Something like this may repeat many times throughout history where you need the right conditions, the correct materials, the correct timing, when everything comes together that allows for that intelligence to then acts on that event because it doesn't look like that type of intervention from above, from a higher intelligence, is constantly going on. We don't constantly see new species coming about. We don't constantly see extinctions and radical restructurings of life on the planet. It seems to only come at certain times associated with cometary bombardments. In the times in between, things are pretty static, things just hum along ordinarily. You don't see anything really out of the ordinary happening. We get long stretches of the same species doing their thing and nothing really new coming out of it.

So then, something similar maybe happens to where we get the emergence of human life. But all of these things are in the image of that perfection. It's like you have this perfect form, this perfect genetic being who then -- this is kind of symbolic or metaphorical -- takes pieces of himself to create life. It's like 'Okay I'm this perfect being, I'm all the possible beings in my genetic structure, in my physical form', and then all of those get expressed in life as we see it on the planet with the goal of then coming back to that perfection.

So that's why the first is last. The first shows up last because it's the last to be manifested in this experimental stew of life on - well for us - on planet earth.

This gets back to the criticism that the intelligent design people have of aliens because this type of intelligence would be alien to humanity. It's not what people think of when they think of aliens. People have a very definite image of what they think aliens are like, but this type of intelligence could be called alien because it's not part of our ordinary experience, but this higher intelligence for what the intelligent design people would say 'well who created that intelligence?'

Well it's kind of a non physical thing. Ultimately it comes back to their idea, if we're going with the Sufis - ultimately all things come back to God, to the Absolute. So that ideal form would be the creation perhaps of a higher mind. But then it's now that being's responsibility to get life started and bring it up to its own point. At least that's the way I see it now.

There's one other idea I wanted to bring in. In one of your comments Corey, you said something about higher and lower intelligences. When we're working on something, when we're creating something - this is an idea that for me has resonances with what Gurdjieff talked about, one of Gurdjieff's ideas about the higher working on the lower to actualize the middle -- whenever you're doing something, you're a higher intelligence working on something objectively lower in the scale of creation to create something new.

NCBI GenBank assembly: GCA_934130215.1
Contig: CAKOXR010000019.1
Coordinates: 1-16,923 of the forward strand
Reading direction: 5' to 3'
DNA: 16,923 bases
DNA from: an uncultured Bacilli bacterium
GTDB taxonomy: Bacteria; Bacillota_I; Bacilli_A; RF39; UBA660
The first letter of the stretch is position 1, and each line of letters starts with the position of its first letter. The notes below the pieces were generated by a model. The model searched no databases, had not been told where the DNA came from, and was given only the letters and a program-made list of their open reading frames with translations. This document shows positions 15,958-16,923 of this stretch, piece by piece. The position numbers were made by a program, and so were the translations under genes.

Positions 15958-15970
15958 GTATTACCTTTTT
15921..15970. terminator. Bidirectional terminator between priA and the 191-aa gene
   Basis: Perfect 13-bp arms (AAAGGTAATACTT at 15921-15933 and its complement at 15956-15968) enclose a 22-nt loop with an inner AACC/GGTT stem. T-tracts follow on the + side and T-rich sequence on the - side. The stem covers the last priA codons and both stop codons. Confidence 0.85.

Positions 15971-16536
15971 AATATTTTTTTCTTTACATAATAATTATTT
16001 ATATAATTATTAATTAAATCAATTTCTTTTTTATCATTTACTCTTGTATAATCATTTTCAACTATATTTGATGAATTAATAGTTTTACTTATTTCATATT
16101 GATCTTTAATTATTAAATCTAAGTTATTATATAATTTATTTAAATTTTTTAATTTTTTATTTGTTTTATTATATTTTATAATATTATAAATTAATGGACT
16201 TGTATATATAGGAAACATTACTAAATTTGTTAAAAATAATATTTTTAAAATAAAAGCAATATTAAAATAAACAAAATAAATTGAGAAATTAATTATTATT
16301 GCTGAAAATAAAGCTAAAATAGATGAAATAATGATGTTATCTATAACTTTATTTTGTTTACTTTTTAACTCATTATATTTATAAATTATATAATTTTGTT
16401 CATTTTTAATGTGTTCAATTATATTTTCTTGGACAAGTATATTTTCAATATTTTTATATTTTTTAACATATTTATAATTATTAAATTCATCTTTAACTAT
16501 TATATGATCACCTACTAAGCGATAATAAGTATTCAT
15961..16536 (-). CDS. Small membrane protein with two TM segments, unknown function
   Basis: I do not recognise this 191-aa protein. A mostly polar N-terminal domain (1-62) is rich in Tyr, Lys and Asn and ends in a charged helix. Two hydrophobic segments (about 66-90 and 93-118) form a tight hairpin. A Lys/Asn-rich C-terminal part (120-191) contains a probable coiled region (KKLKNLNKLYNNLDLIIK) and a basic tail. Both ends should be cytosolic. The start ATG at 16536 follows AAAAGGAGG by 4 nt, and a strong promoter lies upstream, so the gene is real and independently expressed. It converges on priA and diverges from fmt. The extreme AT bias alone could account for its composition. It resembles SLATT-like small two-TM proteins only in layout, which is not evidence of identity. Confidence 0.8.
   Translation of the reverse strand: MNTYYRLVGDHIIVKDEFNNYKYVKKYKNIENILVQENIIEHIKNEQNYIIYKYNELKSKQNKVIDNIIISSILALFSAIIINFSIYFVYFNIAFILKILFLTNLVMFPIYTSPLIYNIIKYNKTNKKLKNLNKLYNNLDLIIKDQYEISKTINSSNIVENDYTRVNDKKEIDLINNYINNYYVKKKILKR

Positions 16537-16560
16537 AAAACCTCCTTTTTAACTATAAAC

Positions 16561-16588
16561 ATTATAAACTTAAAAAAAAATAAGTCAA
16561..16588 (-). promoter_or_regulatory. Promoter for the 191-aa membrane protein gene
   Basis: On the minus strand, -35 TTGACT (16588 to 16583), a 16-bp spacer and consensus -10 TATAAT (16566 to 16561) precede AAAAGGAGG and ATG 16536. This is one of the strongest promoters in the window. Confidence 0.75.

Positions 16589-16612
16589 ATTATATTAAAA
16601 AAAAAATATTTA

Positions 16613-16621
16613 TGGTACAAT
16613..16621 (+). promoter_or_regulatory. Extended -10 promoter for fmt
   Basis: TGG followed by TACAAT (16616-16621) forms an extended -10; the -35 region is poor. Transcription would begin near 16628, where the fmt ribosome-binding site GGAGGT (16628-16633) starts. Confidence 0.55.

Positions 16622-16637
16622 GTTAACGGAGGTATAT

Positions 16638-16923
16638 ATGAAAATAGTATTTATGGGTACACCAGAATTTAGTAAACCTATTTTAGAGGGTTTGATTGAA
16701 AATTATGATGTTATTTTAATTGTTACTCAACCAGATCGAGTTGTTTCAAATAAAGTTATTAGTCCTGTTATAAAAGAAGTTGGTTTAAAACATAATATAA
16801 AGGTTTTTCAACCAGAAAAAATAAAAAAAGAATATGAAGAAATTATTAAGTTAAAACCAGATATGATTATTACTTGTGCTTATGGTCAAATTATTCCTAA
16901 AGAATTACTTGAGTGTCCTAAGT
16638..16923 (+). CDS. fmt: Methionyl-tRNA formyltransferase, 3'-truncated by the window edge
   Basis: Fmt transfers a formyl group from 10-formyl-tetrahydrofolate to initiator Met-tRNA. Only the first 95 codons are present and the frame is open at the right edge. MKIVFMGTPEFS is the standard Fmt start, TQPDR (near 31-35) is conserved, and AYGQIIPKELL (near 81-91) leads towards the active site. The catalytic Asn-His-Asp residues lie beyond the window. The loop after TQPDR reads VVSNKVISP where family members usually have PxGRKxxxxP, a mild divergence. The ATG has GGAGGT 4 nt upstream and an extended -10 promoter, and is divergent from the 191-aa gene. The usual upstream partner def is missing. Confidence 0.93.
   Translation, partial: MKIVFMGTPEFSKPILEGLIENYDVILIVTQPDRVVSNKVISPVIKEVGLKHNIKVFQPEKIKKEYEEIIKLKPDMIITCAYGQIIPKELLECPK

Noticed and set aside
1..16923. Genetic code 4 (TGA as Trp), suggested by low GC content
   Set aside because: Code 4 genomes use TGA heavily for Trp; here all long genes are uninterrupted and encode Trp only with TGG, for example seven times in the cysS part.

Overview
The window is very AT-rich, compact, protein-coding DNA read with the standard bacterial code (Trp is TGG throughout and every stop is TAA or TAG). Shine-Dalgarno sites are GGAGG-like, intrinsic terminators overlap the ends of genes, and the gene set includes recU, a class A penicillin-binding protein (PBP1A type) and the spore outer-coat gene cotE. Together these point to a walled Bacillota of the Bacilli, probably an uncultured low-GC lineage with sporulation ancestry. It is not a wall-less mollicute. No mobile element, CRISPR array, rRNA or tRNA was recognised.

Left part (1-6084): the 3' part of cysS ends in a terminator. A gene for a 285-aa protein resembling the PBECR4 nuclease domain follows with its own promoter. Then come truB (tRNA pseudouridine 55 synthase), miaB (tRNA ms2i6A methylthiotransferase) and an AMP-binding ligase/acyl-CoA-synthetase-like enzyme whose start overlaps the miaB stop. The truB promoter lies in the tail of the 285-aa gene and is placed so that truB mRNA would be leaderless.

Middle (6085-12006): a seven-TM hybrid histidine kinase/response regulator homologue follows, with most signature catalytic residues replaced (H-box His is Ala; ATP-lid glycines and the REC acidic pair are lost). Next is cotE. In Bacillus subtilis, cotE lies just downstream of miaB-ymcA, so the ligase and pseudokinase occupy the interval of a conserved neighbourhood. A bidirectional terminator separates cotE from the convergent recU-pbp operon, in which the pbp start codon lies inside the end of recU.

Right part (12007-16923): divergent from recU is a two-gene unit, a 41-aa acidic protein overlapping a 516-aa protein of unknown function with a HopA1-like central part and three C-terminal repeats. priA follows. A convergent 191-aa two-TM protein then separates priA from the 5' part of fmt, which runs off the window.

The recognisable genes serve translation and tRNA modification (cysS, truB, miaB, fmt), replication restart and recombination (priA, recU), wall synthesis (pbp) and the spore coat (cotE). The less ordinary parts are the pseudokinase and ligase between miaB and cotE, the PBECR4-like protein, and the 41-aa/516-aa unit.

And you can see this in anything. It could be your higher intelligence working on raw food to create a meal. Well the meal is higher than the raw food because you can't eat the raw food as it is, or if you do you'll get indigestion. You see this in education. You have the person with wisdom who's then instructing the person without wisdom, with the goal that what will be actualized is that person on a higher level, a new 'them', that is greater than what they were before.

So this seems to be a law of the universe and if it's true then it would seem that for the actualization of life on earth, you need a higher intelligence working on a lower material, or a lower intelligence to actualize something greater than the original one, or greater than the material, but still lower than the originator of the idea. You have that constantly going on and that's where you get the progression. It's a constant activity of the higher on the lower to create something a bit higher, which constantly rises up and climbs this ladder of creation.

That's at least how I see it, at this moment. It may change tomorrow. {laughter}

Elan: Well you said a bunch of things there, and we're coming on to the end of this show here. Just a couple of quick thoughts is what if, if there was a designer, if there is something above us that has helped to inform what we are physically, mentally, biologically, who's to say that cyclical catastrophe in the form of near earth objects isn't also a part of the design of the universe in some way.

Now this is kind of difficult to reconcile if you consider the potential for large amounts of suffering in the form of plague that usually comes after some cometary bombardments. But like you were saying Harrison, there's also the potential for the introduction of all of these positive elements. So if that's the case, then maybe by sheer dint of understanding this even greater perspective of intelligent design, not only on this micro scale of human beings and nature and animals and what have you, but also on this grander more cosmic level, something to at least try and get our head around and ponder, and I'm looking forward to looking at those questions in future shows.

Harrison: Maybe as a final thought before we shut down for the week, on what you just said from the Sufis, the faces of God are both beautiful and terrible. Those are both aspects of creation.

Elan: Right.

Harrison: So with that in mind, take care everyone and we'll talk to you later. Bye bye.